However, the PPLD provides claimants with certain procedural aids in the form of rebuttable presumptions. These seem to be of significant value to me: while they do not fully reverse the burden of proof, once established the presumptions require the defendant, who is in a much better information position than the claimant, to show that a certain product was in conformity with the rules. Section 2 stipulates that defectiveness shall be presumed, when either a) the defendant did not comply with an obligation to disclose relevant evidence; b) it is established by the claimant that applicable mandatory safety requirements were violated; or c) the claimant proves that “the damage was caused by an obvious malfunction of the product during normal use or under ordinary circumstances”. Furthermore, the causal link between defectiveness and damage must be presumed (section 3) “where it has been established that the product is defective and the damage caused is of a kind typically consistent with the defect in question”. Also, when a court observes that “the claimant faces excessive difficulties, due to technical or scientific complexity, to prove” (section 4) either defectiveness or causality (or both), such shall be presumed if the claimant can demonstrate that “(a) the product contributed to the damage; and (b) it is likely that the product was defective or that its defectiveness is a likely cause of the damage, or both”. As mentioned, these presumptions can be rebutted by the defendant (section 5).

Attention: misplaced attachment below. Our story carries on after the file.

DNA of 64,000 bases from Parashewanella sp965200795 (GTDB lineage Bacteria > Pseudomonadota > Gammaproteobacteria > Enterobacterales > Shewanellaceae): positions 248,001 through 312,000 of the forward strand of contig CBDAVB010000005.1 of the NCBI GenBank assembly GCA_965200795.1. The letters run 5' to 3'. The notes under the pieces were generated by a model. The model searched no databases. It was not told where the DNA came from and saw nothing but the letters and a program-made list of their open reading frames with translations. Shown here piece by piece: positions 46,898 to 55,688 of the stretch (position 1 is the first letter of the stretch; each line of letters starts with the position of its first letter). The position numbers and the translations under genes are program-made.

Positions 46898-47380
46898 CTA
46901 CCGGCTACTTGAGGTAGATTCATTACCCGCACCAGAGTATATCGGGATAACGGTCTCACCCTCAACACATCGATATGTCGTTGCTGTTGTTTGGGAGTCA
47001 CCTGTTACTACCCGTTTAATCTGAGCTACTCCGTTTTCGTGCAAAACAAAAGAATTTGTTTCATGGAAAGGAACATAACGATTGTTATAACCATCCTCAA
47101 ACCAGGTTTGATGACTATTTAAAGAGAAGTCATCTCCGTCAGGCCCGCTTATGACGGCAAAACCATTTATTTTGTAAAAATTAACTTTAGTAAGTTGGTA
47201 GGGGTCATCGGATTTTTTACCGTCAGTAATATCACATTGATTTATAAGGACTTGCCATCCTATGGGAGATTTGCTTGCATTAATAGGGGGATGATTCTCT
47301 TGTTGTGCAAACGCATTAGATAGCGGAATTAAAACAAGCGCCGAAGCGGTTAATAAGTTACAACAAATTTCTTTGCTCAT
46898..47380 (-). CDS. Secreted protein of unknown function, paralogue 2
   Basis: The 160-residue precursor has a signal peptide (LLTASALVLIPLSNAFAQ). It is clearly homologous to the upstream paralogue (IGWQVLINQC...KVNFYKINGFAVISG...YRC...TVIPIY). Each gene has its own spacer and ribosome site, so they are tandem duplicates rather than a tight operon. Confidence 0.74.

Article 10 addresses defences economic operators can raise against a liability claim. It must first be noted that the “most problematic” defences for claimants still exist in the PPLD. These include the “later-existence defence” (section 1(c)), i.e. when it is probable that a defect came into being after the market introduction of the product, and the “development risks defence” (section 1(e)), which frees the manufacturer from liability if he can prove that “the objective state of scientific and technical knowledge” at the time of market introduction “was not such that the defectiveness could be discovered”. The latter entails the obligation to thoroughly research the known risks of novel technology, but holds at the same time a ground for exoneration when such knowledge is not available. In terms of AI-technology, both defences can likely be invoked easily by producers. As AI often is self-learning and thus self-developing, “new” defects it might be impossible to predict and investigate, and will often originate after market-introduction.